• “Crop growing and stock rearing remained the chief source of food, but they were prevented from prospering by a variety of cultural and physical obstacles. Both suffered from outright neglect before the middle 1820s; until which time they were overshadowed by hunting, trading, and shipbuilding.” p.77
  • “Especially boats were built for the Californios. In 1806 von Langsdorff was incredulous to find that the three missions of San Francisco, Santa Clara, and San José around San Francisco Bay communicated with each other only by land on horseback, not by water, because none of them (and not even the presidio and port of San Francisco) had any kind of boat for doing so. And during Kotzebue’s first visit to San Francisco in 1816 Chamisso noted that ‘Spain does not have a single boat on this bay’. In 1823, 1826, and 1827 Fort Ross’s Russians bartered longboats (launches) with the Californios for provisions for both Russian California and Russian Alaska (in 1823 an old longboat was sold to Commandant Martínez of San Francisco for 322 bushels of wheat, and in 1827 the padres of San José Mission paid 1,129 bushels of wheat for a longboat).” pp.95-96
  • “Almost all of the northern side of the bay abounds in large trees that are unknown to me save only the chestnut; I can vouch that another tree [redwood?], a piece of which I had the honour to present to His Excellency, is especially strong and suitable for shipbuilding.” p.186
  • “This attempt only ended when they found at 38°39 ́ North latitude and 236°21 ́ longitude [east] of the Greenwich meridian in the vicinity of the Spanish Californian port of San Francisco an adequate harbour in the gulf and bay of Bodega [Bodega Bay and Bodega Harbor], a beautiful locality with land suitable for cultivation, an abundance of pine [redwood?] and oak timber for construction and shipbuilding,…” p.287
  • “After the necessary buildings had been finished in our settlement of Ross, it was decided to begin, with the help of God, the construction of a ship from oak, although … ” p.327
  • “Please notify the Company employee [Vasily] Grudinin that I have recommended him to the Board of Directors for a reward [bonus] for the construction of the ship Rumyantsev of a one-time payment of five hundred rubles; kindly apply this reward to his credit on the account of the ship. On your recommendation I have also decided to select and nominate the employee Pal’yanov for a one-time [reward] of seventy-five rubles for his work in cutting the sails and carving and finishing the tackle; please apply this to his credit and enter it in the account of the ship and then submit it to me for dispatch.” p.335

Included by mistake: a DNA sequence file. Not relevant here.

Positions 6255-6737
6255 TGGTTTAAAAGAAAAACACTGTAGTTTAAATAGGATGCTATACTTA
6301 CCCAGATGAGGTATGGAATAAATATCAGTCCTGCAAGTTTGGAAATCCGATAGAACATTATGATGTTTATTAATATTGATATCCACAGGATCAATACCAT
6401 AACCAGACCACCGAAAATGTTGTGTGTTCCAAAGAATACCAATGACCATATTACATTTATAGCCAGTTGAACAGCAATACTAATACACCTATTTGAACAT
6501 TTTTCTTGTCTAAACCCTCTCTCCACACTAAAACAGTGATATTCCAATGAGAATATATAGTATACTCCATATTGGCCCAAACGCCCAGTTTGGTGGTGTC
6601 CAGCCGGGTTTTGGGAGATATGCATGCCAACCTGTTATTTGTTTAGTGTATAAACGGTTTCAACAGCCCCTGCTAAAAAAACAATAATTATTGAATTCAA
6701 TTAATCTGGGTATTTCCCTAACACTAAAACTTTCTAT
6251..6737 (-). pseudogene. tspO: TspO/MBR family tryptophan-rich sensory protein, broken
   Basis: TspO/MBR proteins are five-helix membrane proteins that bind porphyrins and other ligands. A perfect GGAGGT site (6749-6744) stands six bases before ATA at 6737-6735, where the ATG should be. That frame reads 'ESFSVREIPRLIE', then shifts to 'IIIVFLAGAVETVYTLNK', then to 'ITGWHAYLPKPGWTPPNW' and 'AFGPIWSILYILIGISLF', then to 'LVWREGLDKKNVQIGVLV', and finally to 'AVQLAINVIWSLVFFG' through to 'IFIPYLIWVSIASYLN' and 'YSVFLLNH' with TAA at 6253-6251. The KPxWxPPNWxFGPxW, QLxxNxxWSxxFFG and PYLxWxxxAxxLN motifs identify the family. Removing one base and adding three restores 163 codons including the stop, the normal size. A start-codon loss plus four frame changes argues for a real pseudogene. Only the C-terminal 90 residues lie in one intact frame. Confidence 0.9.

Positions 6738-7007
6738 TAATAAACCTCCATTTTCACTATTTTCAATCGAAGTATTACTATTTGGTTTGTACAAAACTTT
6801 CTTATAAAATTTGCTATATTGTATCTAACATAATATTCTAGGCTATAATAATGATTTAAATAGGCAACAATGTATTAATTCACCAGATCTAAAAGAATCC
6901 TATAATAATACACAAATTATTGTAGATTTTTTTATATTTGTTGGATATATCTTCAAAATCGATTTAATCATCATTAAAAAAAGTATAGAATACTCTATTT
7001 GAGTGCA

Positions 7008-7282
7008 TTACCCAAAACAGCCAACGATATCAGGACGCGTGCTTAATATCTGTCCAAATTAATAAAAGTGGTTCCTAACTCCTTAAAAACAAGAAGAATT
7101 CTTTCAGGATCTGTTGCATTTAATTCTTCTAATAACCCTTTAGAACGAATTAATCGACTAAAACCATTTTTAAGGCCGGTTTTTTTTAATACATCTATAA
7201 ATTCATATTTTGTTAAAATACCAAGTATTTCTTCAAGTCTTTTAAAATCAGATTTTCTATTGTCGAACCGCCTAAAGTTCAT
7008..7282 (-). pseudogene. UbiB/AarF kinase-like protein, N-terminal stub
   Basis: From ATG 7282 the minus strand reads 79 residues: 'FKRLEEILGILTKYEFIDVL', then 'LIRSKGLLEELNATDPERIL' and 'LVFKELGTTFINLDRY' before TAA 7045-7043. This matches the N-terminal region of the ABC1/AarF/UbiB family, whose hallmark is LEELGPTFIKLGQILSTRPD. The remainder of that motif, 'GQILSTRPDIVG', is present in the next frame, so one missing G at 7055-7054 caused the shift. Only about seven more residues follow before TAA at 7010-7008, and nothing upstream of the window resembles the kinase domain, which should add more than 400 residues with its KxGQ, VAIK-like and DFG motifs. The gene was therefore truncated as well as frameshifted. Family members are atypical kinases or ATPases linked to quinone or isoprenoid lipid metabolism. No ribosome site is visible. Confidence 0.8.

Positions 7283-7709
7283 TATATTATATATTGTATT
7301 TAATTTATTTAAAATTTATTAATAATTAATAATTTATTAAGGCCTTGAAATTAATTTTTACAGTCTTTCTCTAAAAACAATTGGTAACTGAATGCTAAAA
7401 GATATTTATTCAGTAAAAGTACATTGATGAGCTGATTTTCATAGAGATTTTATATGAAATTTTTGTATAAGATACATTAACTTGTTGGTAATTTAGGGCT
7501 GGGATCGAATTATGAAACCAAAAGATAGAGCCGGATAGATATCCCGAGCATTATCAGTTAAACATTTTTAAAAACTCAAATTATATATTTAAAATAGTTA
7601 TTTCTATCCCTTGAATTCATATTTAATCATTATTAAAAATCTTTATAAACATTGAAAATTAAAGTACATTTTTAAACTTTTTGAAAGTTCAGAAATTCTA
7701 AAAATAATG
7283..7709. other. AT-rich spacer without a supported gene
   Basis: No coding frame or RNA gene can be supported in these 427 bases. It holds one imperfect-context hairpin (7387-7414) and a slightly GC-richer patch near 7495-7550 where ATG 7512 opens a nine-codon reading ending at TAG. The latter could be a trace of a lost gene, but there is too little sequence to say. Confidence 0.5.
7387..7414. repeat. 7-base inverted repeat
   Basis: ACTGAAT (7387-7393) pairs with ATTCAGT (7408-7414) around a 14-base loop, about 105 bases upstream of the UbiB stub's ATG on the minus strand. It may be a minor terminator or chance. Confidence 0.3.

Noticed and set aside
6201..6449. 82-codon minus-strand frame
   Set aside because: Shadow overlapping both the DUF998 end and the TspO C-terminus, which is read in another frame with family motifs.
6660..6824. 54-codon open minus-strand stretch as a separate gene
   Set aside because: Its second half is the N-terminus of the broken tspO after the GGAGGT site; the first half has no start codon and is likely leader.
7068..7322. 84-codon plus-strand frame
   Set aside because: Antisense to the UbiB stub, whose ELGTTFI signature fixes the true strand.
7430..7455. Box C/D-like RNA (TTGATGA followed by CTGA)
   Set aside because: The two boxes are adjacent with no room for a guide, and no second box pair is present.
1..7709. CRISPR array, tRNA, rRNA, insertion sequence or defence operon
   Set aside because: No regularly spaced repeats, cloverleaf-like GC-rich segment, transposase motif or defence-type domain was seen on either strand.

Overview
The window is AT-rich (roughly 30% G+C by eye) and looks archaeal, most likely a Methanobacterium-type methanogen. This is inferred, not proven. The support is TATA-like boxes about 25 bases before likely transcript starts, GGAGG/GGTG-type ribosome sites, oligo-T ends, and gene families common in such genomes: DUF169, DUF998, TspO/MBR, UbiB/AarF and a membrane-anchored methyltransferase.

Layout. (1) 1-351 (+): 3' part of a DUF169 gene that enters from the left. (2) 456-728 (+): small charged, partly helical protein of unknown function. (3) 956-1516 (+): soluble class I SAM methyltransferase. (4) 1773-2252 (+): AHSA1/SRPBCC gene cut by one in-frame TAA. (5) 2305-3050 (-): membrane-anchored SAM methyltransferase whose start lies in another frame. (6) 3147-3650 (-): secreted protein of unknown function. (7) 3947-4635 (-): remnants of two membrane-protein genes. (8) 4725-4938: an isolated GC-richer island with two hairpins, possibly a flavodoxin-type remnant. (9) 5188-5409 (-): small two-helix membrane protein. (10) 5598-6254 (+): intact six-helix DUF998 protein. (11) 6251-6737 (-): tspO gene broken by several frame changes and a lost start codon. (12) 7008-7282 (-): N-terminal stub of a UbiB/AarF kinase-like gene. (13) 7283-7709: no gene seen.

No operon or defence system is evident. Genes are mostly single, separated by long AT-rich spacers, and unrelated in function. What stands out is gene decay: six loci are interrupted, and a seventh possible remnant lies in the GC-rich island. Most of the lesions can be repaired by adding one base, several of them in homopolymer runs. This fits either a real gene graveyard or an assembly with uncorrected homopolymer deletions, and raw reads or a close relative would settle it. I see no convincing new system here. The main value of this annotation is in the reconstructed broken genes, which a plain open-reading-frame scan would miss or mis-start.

• “Besides agriculture, which enables him to supply Company ships with the best necessities of life, Mr Kuskov has been able to profit from an abundance of excellent construction timber. At Port Count Rumyantsev he has built – under the guidance of an ordinary promyshlennik who learned shipbuilding from an Englishman, a former shipbuilder at New Archangel – two seagoing vessels,* the brigantine Rumyantsev and the brig Buldakov, as well as several rowboats. [footnote: *They were built from so-called American oak and the decks from spruce [or fir] planks.]” pp.357-358
  • “Moreover, at the settlement of Ross I. A. Kuskov has established a shipyard, where he builds vessels, which are brought to this port for final arming and loading. Here we found the first of the ships built by him; it was a schooner of about 80 tons called the Rumyantsev,* which had been readied to go hunting on the Farallone Islands. [footnote: *The name Rumyantsev is encountered there often because of the fact that the honourable state chancellor, Count Rumyantsev, is the first patron and one of the earliest shareholders in the Company.] Another ship, the Buldakov, was still on the stocks at Ross, but it was already being completed. The plans for these ships were made by a shipwright, an Englishman in the Company’s service (whom we had not yet met); they are built by an ordinary promyshlennik [Vasily Grudinin] from [the ranks of ] Irkutsk’s meshchanins who had never set his eyes on a sailing vessel before and only knew how to work with an axe. In addition, perhaps he had happened to work repairing Company ships, and this constituted all of his prior training. After the plans were sent to Ross, he examined them and tried first to make models, and when they were approved he began to build a ship. That seen by us – the Rumyantsev – was very well built, it being possible to judge how well by its exterior, and it did not at all resemble what an ordinary promyshlennik would build. This honours the talent of as much as it dishonours the Company from which this useful man receives a salary of only 400 rubles. How can it expect decent people to enter its service if it rewards them so poorly[?].” pp.388-389